$BQP$ vs $QMA$?

The central problem of complexity theory is arguably $P$ vs $NP$.

However, since Nature is quantum, it would seem more natural to consider the classes $BQP$ (ie decision problems solvable by a quantum computer in polynomial time, with an error probability of at most 1/3 for all instances) ans $QMA$ (the quantum equivalent of $NP$) instead.

My questions:

1) Would a solution to the $P$ vs $NP$ problem give a solution to $BQP$ vs $QMA$?

2) Do the three barriers of relativization, natural proofs and algebrization also apply to the $BQP$ vs $QMA$ problem?

1) No implication is known in either direction. We know that P=NP implies P=PH. But we don't know if BQP and QMA are in PH, so maybe P could equal NP yet BQP and QMA still wouldn't collapse. (On the other hand, note that QMA⊆PP⊆P#P, so certainly P=P#P would imply BQP=QMA.) To show that BQP=QMA implies P=NP seems even more hopeless in the present state of knowledge.

2) Absolutely, all three barriers apply with full force to BQP vs. QMA (and even to the "easier" problem of proving P≠PSPACE). First, relative to a PSPACE oracle (or even the low-degree extension of a PSPACE oracle), we have

P = NP = BQP = QMA = PSPACE,

so certainly nonrelativizing and non-algebrizing techniques will be needed to separate any of these classes. Second, to get a natural proofs barrier for putting stuff outside BQP, all you need is a pseudorandom function family that's computable in BQP, which is a formally weaker requirement than a pseudorandom function family computable in P.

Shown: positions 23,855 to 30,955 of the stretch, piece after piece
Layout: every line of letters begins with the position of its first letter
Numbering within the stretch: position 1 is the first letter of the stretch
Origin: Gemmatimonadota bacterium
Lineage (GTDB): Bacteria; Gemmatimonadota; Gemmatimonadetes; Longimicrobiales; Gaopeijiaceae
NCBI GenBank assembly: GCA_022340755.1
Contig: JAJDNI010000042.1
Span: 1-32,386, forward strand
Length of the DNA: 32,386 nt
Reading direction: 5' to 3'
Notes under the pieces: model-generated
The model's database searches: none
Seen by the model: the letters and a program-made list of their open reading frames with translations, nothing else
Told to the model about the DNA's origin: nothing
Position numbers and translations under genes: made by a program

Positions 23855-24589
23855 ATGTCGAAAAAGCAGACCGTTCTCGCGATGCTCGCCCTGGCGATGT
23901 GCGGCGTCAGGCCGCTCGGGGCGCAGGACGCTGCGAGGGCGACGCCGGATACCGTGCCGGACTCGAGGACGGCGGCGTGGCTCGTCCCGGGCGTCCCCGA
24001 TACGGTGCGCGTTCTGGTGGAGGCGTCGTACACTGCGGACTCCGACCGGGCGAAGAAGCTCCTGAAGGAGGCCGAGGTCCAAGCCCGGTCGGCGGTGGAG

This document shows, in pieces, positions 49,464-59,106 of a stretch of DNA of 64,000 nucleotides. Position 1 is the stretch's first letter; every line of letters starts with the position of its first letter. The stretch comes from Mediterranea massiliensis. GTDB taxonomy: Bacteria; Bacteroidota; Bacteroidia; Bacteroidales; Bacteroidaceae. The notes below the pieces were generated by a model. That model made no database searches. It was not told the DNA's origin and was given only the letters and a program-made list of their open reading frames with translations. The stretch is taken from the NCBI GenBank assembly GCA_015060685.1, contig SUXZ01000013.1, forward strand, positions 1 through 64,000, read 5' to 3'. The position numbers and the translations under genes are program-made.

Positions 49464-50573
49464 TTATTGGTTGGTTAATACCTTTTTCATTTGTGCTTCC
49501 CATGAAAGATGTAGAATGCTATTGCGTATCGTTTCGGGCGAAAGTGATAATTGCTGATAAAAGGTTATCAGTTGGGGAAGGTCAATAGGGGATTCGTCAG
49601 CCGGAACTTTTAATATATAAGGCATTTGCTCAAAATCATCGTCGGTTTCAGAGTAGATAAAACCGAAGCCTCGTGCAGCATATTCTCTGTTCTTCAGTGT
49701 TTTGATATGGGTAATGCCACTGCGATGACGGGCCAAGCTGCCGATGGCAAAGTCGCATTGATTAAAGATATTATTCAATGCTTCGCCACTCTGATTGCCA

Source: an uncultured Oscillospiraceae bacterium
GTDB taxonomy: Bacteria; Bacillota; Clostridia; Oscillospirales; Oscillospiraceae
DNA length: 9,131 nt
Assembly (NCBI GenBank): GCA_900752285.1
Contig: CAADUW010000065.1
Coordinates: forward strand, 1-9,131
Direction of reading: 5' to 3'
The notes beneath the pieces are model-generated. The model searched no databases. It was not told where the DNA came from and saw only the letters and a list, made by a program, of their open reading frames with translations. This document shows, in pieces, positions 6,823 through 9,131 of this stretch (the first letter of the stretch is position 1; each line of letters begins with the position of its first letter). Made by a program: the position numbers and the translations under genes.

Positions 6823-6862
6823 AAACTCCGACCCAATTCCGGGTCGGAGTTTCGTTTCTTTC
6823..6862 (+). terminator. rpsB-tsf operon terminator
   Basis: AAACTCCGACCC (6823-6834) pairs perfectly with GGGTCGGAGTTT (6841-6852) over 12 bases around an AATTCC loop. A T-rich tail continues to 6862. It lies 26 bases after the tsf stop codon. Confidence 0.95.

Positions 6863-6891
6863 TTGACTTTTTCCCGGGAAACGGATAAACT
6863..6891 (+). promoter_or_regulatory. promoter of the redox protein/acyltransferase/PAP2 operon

Addendum: Let me say something about a "metaquestion" which you didn't ask but hinted at, of why people still focus on P vs. NP even though we believe Nature is quantum. Personally, I've always seen P vs. NP as nothing more than the "flagship" for a whole bunch of barrier questions in complexity theory (P vs. PSPACE, P vs. BQP, NP vs. coNP, NP vs. BQP, the existence of one-way functions, etc), none of which we know how to answer, and all of which are related in the sense that any breakthrough with one would very likely lead to breakthroughs with the others (even where we don't have formal implications between the questions, which in many cases we do). P vs. NP isn't inherently more fundamental than any of the others -- but if we have to pick one question to serve as the poster child for complexity, then it's a fine choice.